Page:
Once Bitten– This 1985 comedy stars a young Jim Carrey as Mark Kendall; a desperate High School kid in L.A. who just wants to get laid. With his girlfriend’s rejections and ongoing desire to wait until she’s ready, a fed-up Mark and his friends decide to hit up the local club scene in search of easy sex. There, Mark meets The Countess (Lauren Hutton), who whisks him away to her mansion for a seemingly good time. Mark is bitten (and fooled into thinking he finally had sex), but has not been completely “turned” into a Vampire yet. His increasingly odd behavior begins to worry his friends and girlfriend, and the Countess pursues desperate measures to finish what she started. Once Bitten, sadly, hasn’t held up too well over the past 30 years. It’s a somewhat fascinating film for Jim Carrey fans to see the young actor hamming it up, but that’s likely the only reason you’ll keep watching. There is some fun chemistry between Lauren Hutton and Cleavon Little (as The Countess’ assistant), but other than that, this is a mostly yawn-inducing 80’s effort.
Let’s begin with Love at First Bite. The print utilized here is a clean one (given the period stock), sporting natural film grain and an authentic color palette. The black levels are surprisingly inky and solid, with only the occasional white speckling or debris visible periodically throughout the film. Once Bitten looks even better, with fantastic grain structure and color reproduction on display. Both films look surprisingly good in High Definition.
The 2.0 HD mono tracks works well for both movies; supporting dialogue and intermittent music and background sound design appropriately. Neither audio track is going to “wow” you with sheer power necessarily, but they get the job done for the respective films they accompany.
Scream Factory has given this blood-sucking double feature select bonus features for fans to peruse, and only for Love at First Bite. Here’s a breakdown of what’s included:
- Trailer- The original theatrical trailer for Love at First Bite.
- Radio Spots- Select radio spots that played throughout the theatrical campaign for Love at First Bite. I love when Scream Factory includes these gems on their releases, as they truly serve as a nostalgic time machine of sorts for genre lovers and Horror fans.
This Blu-Ray edition from Scream Factory mimics their past double feature releases with the original theatrical poster design for each film along with the double feature logo centered at the bottom. On the reverse of the case you’ll find a plot synopsis for each film, a short list of special features for each, technical specifications, and select production stills from the films. Inside the case are two Blu-Ray discs as well as more production stills on the reverse wrap.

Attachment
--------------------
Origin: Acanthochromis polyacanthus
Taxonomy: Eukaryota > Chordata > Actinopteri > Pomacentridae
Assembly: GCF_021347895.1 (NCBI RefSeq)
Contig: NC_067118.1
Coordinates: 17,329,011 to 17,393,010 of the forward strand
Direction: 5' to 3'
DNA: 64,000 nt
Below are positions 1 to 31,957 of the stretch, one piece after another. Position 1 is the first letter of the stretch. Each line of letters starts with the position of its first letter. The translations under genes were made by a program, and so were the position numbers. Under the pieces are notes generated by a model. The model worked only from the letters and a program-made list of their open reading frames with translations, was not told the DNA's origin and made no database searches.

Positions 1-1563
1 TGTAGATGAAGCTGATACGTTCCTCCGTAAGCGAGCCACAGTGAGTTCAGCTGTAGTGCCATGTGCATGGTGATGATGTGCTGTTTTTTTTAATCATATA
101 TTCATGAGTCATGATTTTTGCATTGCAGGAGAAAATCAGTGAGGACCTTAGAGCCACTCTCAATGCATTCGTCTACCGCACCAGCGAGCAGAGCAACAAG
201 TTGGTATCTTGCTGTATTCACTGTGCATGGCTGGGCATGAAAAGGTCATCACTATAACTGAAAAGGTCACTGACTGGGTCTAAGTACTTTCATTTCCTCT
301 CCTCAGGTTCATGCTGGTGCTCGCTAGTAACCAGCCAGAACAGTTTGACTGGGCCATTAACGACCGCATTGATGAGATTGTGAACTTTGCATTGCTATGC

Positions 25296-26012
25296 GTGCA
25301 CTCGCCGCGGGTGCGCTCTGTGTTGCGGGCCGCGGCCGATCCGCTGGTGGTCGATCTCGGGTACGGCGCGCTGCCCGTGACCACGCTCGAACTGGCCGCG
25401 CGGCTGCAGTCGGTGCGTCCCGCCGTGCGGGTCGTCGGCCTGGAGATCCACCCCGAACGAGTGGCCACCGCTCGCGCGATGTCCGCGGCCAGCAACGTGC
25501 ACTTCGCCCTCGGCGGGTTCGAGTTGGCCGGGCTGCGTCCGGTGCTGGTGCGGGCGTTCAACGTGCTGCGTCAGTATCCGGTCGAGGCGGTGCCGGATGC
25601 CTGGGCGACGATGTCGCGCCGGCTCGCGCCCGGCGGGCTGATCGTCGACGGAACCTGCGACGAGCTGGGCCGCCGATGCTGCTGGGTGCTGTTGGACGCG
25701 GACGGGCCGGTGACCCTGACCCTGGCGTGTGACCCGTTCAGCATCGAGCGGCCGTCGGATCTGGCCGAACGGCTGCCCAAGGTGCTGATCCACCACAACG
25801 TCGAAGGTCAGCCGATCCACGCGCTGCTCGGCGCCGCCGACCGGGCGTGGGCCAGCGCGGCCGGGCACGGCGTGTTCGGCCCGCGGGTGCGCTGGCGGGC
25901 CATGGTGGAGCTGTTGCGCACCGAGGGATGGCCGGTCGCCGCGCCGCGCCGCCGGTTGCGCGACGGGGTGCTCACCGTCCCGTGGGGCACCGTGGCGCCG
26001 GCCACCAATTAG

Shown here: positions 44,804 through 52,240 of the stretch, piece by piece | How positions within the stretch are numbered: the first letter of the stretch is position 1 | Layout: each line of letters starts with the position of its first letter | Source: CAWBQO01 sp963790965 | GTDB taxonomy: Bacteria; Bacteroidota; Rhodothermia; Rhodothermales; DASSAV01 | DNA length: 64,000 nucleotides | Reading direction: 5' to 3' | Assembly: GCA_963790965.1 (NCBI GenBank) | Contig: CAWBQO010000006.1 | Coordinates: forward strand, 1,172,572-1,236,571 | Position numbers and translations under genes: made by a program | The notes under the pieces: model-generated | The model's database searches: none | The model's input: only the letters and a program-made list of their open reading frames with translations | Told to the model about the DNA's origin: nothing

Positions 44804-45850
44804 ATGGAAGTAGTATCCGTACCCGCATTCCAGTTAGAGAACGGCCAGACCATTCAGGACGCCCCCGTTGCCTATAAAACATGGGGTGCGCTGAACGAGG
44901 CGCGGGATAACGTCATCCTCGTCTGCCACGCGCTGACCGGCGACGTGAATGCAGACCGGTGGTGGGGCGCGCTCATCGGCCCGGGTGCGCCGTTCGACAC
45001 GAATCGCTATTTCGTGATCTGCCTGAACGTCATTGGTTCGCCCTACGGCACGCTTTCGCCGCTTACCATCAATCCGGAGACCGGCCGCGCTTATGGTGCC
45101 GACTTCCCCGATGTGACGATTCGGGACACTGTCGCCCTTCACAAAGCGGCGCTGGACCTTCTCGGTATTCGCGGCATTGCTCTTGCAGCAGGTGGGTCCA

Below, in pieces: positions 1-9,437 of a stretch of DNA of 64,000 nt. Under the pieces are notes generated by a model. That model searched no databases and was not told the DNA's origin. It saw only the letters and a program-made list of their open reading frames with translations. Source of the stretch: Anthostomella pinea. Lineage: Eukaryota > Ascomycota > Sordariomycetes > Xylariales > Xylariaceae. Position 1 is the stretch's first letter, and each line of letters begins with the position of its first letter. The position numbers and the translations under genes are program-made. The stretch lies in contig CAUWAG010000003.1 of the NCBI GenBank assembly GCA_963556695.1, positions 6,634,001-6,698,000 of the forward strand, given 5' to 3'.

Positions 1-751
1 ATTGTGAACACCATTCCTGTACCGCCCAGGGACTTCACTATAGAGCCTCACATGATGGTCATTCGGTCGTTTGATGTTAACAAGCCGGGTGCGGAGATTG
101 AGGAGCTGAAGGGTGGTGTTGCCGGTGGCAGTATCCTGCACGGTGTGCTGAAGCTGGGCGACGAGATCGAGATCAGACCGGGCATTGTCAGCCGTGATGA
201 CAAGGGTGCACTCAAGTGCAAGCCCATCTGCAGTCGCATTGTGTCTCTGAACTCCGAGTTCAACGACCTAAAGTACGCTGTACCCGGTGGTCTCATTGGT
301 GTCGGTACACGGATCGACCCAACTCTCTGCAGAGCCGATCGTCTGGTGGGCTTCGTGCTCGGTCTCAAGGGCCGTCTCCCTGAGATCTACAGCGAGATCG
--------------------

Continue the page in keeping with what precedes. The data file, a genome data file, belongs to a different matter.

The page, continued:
I have to applaud Scream Factory for mixing things up with this Comedy-Horror double feature for Love at First Bite and Once Bitten. Their willingness to cater outside the genre circle speaks to both their business savvy and knowledge of their cult-classic loving fan-base. Love at First Bite is a cheesy delight that offers up some light laughs and a perma-smile that’s hard to shake, while Once Bitten is pure 80’s mediocrity that serves as a “curiosity” for those that want to see a young Jim Carrey shine, but offers little beyond. Nevertheless, this is a fun double feature release with great video and decent audio, but one that does admittedly run a little light on the special features. This release still easily gets my recommendation as a fun horror-comedy marathon for a rainy evening.
Blu-Ray Review- ABC’s of Death 2
Distributor: Magnet Releasing
Street Date: February 3rd 2015
Technical Specifications: 1080P Video, Color, 1.78:1 Aspect Ratio, 5.1 DTS-HD Master Audio
Runtime: 122 Minutes
Anthologies may just be my very favorite type of cinema when it comes to the horror genre. From 1972’s Tales from the Crypt to 1982’s Creepshow and even 2007’s Trick ‘r Treat, they have the ability to absorb us as viewers with short, masterfully told tales of terror. In 2012 Magnet Releasing and Drafthouse Films teamed up to give us The ABC’s of Death; twenty-six Horror shorts directed by 26 different filmmakers who were each assigned a letter of the alphabet in which to weave their madness around. The concept was rather brilliant, but the execution left me wanting more. Those shorts ranged from masterfully well done to utterly pointless and the just plain bizarre. That films sequel, ABC’s of Death 2, offers up more of the same, but luckily for us, this time around the good outweighs the bad.
Rather than executing your typical review where I break down each segment, I thought I would explore the best and the worst of ABC’s of Death 2:
- A is for Amateur from E.L. Katz is a stylish and wickedly hilarious segment that follows a hit-man’s latest assassination, first from the perspective of how he imagines it happening, and then, how it actually occurs (which is, to say the least, much less smooth than he had imagined).